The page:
pain, fatigue. Once someone asked
if I had read Lunch Poems,
if I stole time to write poetry.
Truth be told I don't.
I am tired of trying to make myself
a perfect engine of productivity.
I'm tired of thinking of the poem
as an emotional machine made of words.
I'm tired of the language of capital
infecting everything I care about.
I wish I could quit
but I need to eat.
I wish I could say
I don't like my boss.
Boss from the Dutch baas, master,
a loanword from Dutch slavers.
David is a recovering deprogrammer who proselytizes Juche
in new york i've got the worst skin
i'm always suppressing the urge to rub
it down / rub it down / thumb the gravestone
flat. the vendor across the street sells roses
her name is clarisse. some dude at the coffee shop
offers me a bud / ç’est bon / i see his nipples
thru his shirt. they're like raspberries
tart & i can't afford them
lives in Queens, drools in sleep
a pretentious letter to pretentious men in college classrooms
Hugo A. L. M. Crick-Furman
the unjust man builds a mediator out of snow and straw where none stands
carts it around behind him like a sideshow cage
“This is our middle, our common ground
this is our wedding bed, this is our nursery,
this is where the world can be born, this is where the world has to end.
This is the center of our two poles,”
“now get on the cart”
“follow behind us both,
and we will go where we will”
the unjust man speaks only of intent, of misunderstandings
of the steel of the bolt
of the flesh
of the bird
of the things which they know to be true from their perch, from the crow’s nest
without talking to the crow, or asking it how its kids are doing
the unjust man bites into utopia
and holds a piece between his gums and his lips, just for himself
throws the rest to the greedy flames and calls it charity
“what’s good for the gander is good for the goose” can’t hold in a world where we kill even the goose that lays the golden eggs
before they can think of hatching
Hugo Crick-Furman is a student, clown, and amateur utopian.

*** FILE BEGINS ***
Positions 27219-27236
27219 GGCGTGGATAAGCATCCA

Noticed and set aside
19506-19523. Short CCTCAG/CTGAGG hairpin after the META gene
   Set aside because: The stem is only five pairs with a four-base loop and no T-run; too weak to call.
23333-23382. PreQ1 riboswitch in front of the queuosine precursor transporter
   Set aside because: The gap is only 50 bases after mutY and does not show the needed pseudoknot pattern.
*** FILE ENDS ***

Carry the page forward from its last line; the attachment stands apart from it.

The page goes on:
A Birthday Dirge for Baby Nut
we need to not only salt the peanuts
but salt the earth they spring from so that this cannot happen again
so they cannot reach up through the ground as tiny billionaires
so that we cannot allow the nut-man and his ilk
icons of greed that they are
to steal the image of the phoenix like they have snatched so much freedom from the working man.
we need to eat the rich, their sweet kernels,
char their pseudo-chitinous shells and use them to feed wild pigs
With all your nut-money you have stolen the right to play with life, to throw it around as flippantly as peanuts to a circus elephant from the hands of a naughty child
You have taken the fires of hell and used them to roast your goddamn product
why can't he just have died? why couldn't he have thrown himself to the ground to save
two b-list actors and an armadillo
the armadillo alone deserved to live a thousand times more than he
for he has killed many in the name of his dark legumes and money fetish
and now, in the guise of an innocent child, will kill so many more.
Fear not, baby nut, sleep softly, dance freely.
but your new life will be cut short in the name of revolution
we will strike down the symbol that you are and crack your shell like the crystal sphere of the heavens
and return you to the hell from whence you came
Hugo Crick-Furman is a student, clown, and amateur utopian. When they heard the news about Mr. Peanuts' timely death and untimely revival, they were filled with a rage that literally blinded them for a few minutes. They also enjoy knitting and puppets.